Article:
Hint: Your brain has something to do with it
We live in an age of boycotts. It seems as if every week a new company or product is the subject of a trending boycott hashtag: #DeleteUber, #BoycottNordstrom, #BoycottPepsi, #NoNetflix. And we don’t just speak out against a company’s actions—we vow to use our power as consumers to hit brands where it hurts the most, their bank account. I know someone who won’t buy Barilla pasta because the company is anti-gay. A friend refuses to buy Apple products because of their proprietary obsession. “If enough people do it,” he says, “they’ll have to change their practices.” This is the same mindset millions of people are taking in the #GrabYourWallet movement, which organizes boycotts of major retailers selling Trump family products. Many folks think the power they have as consumers is greater than their political voice, so they see these boycotts as the only way to enact change.
It’s true, boycotting makes us feel very powerful, as if we’re actually making a difference—but the question is whether or not we actually are.
In most cases, our boycotts do not have much of an impact. In fact, they never have: 75 percent of boycotts lead to no concession on a company’s part at all. But the reason is not for lack of speaking up—it’s that people can’t keep the promises they make. People like to say they will boycott certain companies to feel as if they’re exerting their power, except they actually don’t have the willpower to stop making those purchases. Last month, #GrabYourWallet had more than two million monthly unique views and more than 950 million shares on social media. But Nordstrom, number one on their boycott list, did extremely well in their first quarter, earning 37 percent more than the previous year’s. Amazon, No. 6 on the boycott list, exceeded its estimated first quarter earnings by $360 million. Even though people are claiming to boycott, they’re still buying, and the companies aren’t suffering.
Research has shown that our consumer habits are simply too powerful for boycotts to work. “It’s just hard to stop buying a product you’re used to buying,” says Northwestern Professor Brayden King on Freakonomics Radio. “Even consumers who are ideologically supportive of a boycott don’t tend to follow through and support the boycott because they won’t want to change their behavior.” People don’t realize how much they rely on certain products or brands in their everyday lives—like Starbucks coffee or Netflix—so when they have to take them away all of the sudden, especially for a lofty, distant-feeling cause, it’s extremely difficult. So difficult, they just don’t have the willpower to do it.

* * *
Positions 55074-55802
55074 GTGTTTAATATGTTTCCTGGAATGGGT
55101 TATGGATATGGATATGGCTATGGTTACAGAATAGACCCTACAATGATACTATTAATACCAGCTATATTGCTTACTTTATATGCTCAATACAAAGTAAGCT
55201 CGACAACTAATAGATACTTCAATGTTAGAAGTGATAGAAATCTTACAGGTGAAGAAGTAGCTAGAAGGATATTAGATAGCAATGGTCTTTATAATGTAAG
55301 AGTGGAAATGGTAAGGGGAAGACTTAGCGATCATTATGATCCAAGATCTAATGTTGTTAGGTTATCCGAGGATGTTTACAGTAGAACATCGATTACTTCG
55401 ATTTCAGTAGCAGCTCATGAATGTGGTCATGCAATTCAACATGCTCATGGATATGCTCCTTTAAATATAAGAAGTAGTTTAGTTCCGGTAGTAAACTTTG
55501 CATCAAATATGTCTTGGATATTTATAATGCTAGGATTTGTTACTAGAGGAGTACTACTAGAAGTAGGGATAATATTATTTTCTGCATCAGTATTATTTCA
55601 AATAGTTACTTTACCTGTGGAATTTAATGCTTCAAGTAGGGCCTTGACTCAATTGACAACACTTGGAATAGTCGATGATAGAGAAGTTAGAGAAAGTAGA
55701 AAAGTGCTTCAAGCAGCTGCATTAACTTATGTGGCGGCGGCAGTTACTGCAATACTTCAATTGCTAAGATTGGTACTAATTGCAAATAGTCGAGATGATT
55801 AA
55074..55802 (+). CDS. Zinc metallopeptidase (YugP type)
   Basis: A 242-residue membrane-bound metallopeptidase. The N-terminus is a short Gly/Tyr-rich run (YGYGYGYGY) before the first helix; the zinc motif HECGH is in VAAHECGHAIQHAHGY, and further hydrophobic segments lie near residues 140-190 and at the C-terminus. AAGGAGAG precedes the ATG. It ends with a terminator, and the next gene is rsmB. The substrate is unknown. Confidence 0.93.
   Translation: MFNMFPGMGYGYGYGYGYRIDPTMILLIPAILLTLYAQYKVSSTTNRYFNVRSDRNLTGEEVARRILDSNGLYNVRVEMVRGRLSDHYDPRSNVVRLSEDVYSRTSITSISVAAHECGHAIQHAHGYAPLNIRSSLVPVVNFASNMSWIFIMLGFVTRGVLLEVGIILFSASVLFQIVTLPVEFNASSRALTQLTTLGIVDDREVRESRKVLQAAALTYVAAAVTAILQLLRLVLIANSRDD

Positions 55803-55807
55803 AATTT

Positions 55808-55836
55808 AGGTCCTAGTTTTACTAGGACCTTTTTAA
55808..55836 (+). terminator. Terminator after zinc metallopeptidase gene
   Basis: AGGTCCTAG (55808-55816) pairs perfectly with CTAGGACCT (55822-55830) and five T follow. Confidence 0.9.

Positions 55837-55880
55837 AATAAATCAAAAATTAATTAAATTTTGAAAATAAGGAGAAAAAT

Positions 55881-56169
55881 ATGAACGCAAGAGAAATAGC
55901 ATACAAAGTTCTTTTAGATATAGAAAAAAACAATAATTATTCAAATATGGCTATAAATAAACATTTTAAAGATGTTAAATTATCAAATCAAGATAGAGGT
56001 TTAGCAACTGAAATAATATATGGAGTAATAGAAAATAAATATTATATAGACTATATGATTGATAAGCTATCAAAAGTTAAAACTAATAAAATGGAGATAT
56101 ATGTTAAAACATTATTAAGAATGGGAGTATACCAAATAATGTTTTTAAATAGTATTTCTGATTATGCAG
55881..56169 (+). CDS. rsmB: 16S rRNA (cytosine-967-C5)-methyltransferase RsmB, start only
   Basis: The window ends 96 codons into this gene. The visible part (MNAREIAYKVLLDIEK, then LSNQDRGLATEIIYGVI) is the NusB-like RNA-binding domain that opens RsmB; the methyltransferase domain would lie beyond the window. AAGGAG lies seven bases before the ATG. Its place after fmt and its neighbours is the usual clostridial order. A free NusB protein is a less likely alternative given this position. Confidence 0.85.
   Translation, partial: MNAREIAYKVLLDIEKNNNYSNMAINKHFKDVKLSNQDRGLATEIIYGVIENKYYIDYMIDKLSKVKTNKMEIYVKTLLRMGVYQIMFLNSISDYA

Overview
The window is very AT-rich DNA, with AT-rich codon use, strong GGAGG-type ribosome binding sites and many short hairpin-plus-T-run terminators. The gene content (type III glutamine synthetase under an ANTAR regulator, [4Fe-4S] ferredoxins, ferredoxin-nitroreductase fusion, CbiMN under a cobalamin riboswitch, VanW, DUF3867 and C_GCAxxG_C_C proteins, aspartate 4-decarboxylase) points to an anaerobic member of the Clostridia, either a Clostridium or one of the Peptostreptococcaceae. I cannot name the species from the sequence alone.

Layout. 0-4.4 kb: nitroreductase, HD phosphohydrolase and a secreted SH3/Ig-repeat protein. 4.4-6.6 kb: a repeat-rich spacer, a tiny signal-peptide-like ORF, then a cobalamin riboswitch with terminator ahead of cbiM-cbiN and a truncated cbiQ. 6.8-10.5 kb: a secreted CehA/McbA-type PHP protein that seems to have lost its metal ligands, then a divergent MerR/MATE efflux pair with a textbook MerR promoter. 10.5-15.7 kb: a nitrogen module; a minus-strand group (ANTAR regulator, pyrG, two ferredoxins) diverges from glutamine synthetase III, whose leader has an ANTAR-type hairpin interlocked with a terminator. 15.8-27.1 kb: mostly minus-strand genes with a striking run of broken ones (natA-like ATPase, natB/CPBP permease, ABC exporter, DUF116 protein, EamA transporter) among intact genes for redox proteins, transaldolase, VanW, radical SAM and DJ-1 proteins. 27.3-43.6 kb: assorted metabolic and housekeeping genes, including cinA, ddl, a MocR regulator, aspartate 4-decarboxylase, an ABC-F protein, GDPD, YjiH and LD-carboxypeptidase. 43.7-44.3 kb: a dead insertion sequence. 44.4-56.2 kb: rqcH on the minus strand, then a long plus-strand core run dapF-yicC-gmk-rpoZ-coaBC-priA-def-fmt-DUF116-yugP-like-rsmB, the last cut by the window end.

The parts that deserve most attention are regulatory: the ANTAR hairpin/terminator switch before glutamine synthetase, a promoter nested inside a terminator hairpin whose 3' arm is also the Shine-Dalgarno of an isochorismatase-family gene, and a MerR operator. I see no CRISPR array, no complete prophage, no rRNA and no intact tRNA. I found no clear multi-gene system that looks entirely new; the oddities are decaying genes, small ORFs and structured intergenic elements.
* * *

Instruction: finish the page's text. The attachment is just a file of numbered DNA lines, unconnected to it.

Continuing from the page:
Humans fall victim to what is known in psychology as motivated reasoning: our tendency to decide what we want first, then come up with reasons to support what we’ve already decided we want. For example, I have friends who claim to be opposed to Uber, but when Lyft is more expensive, they are less likely to hold so strongly to their impassioned boycott. In other words, we decide that we want to use Uber because it’s cheaper, and then we defend our reasoning. (“Well, this one $8 ride won’t make a difference.”) Georgetown consumer behavior researcher Neeru Paharia has examined why our resolve doesn’t always match our rhetoric. She found that people will stick to their morals only when they do not actually like the product. The problem is that when we like a product, we will find a way to reconcile our distaste. “We decide what is moral based on how much we want something,” Paharia told NPR’s “Hidden Brain.”
The more distance we can put between ourselves and an action that we view as unethical, the easier it is for us to continue to support it, according to Paharia. She uses the example of sweatshops: We may be against sweatshops in practice, but if a company outsources their labor, even if they’re still employing sweatshops, we feel removed enough to defend buying the product. Apple, for example, has come under scrutiny for its treatment of their workers. And yet, Apple is the most valuable company on the stock market. The same issue of distance is relevant to Trump products. It’s easy enough to boycott Trump businesses and products—it’s much harder to boycott the many, many companies that have endorsed Trump or stock his products. The additional degree of separation makes it cognitively easier for us to defend to ourselves. After all, we’re not buying from Trump directly, we’re just buying from a store that also happens to sell his products.
Our country has a rich history of boycotting—from the Montgomery bus boycott in 1955 to the boycott of French products—à la “freedom fries”—in 2003 to the New Balance sneaker boycott this past November. Though we might feel as if this makes a difference, it’s just that: a feeling. Speaking up with your wallet can make a splash and generate some news, but it’s not enough to enact real change. True impact comes from protesters camping at Standing Rock for a year or from the legal case against the Montgomery bus company. Real change requires more than saying you won’t buy something. It requires showing up to your congressman’s office or town hall meetings, marching in protests, picking up the phone to call your representatives, signing petitions, writing letters and emails—making noise whenever and wherever possible.